1. There’s been a few parodies/homages over the years.  The cartoon series Stunt Dawgs had it proudly displayed in it’s opening sequence.  A scene in “Doug’s 1st Movie” also spoofed it lovingly in a bit where Roger thought of what kind of monster did Skeeter had.

    1. I’m pretty sure it was played before the movie started in the theater version of that.  Because I remember seeing this at a movie theater, and I’m pretty sure it was before a Godzilla movie.

      Actually, I think it was the 1985 Godzilla remake that I saw this before…

  5. My father used to screen a 16mm copy for my brother & I when we were growing up. Great short. Also on the pride of my VHS collection “Hardware Wars & Other Film Farces” with the aforementioned film, Closet Cases of the Nerd Kind, and Porklips Now.

  6. It would be even nicer if they could have resisted slapping a watermark all over the film. 

    Ironic, that someone would go to all the trouble of restoring a film, only to scrawl their digital graffiti over it afterwards. 

    1. Unfortunately, I’ve had my video editing projects on YouTube outright stolen from me in the past. People would simply cut out the part of the video that has the name of the organization i worked for, and post it as their own. I didn’t really want to add a watermark, but I wanted even less to see people making money from something I worked on in a dozen different places, with no attribution.

      Also, any other releases of this project in the future will NOT include a watermark.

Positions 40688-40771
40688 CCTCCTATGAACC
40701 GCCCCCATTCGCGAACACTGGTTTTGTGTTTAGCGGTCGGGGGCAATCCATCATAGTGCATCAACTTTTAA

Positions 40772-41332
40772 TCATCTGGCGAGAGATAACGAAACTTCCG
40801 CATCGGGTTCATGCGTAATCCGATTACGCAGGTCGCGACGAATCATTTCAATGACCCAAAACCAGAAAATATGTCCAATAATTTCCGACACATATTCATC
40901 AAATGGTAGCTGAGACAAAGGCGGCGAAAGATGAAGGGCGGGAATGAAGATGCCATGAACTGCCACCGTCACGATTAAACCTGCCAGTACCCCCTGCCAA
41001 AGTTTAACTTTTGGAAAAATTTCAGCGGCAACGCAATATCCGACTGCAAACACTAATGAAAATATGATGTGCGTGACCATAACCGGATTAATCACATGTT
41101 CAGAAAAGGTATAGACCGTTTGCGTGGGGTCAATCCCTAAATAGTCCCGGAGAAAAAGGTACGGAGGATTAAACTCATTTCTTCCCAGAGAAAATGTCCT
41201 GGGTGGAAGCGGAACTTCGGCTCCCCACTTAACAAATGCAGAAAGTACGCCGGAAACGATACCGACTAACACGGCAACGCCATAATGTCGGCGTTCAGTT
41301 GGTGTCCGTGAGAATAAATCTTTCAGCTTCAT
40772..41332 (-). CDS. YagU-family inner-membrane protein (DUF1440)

7. Nice, I remember seeing the original print. Somewhere I have the T-shirt, signed by the man. Wonderful memories.

  8. Thank you for reminding me of this, and even better, of the Kenny Everett show where i saw it for the first time (1980?).

  9. helvetica. nice. good thing, probably, that comic sans was not available for the original.
    BTW, WTF, when i follow the coda link, i get a NSFW warning.

  10. So, I just showed this to my 10yo.

    Me: Hey, Sascha! Come and watch this.
    [movie starts]
    Sascha. Awww, Bambi!
    [title screen]
    S: Uh, oh. Godzilla … that’s not good.
    [1 minute mark]
    S: Oh dear.
    [movie ends]
    S: Sad movie (but still smiles)
    S: What about Bambi’s Revenge?

  11. This is an interesting project, but I really hope there was discussion with Marv before doing it.  I would encourage those that enjoy good animation (and a slightly warped sense of humour) to purchase a DVD from Marv: 

    Mr. Newland doesn’t spend much of any time online, but there is a great tumblr of his recent postcard work available here:

    1. Nathaniel,

      I was unaware of that DVD, which sounds wonderful if it’s true that the animation on the disc was “remastered from original 35mm camera negatives”.

      I’m not looking for financial gain, and haven’t made a single dime on this project. I only made this version for fun, and because I also thought that there was no better-quality original version available. If there’s a higher quality version of the original available, then it certainly negates what I’ve made.

      I had gone to to try and find contact info, but there was none. I also did not know that he still creates animation, or anything of his production company, International Rocketship. Guess who I’m calling tomorrow morning?

      UPDATE: I called International Rocketship today and the phone number’s been disconnected. Unless anyone has any other contact info for Marv, I guess I’m writing him a letter.

      1. Best I got from Marv indirectly was a 16mm copy of the film from his “printing negatives” with a signed certificate of authenticity.  It looks about what I want Bambi Meets Godzilla to be, an imperfect film, as I realized very well how it was executed and enjoyed it more for that.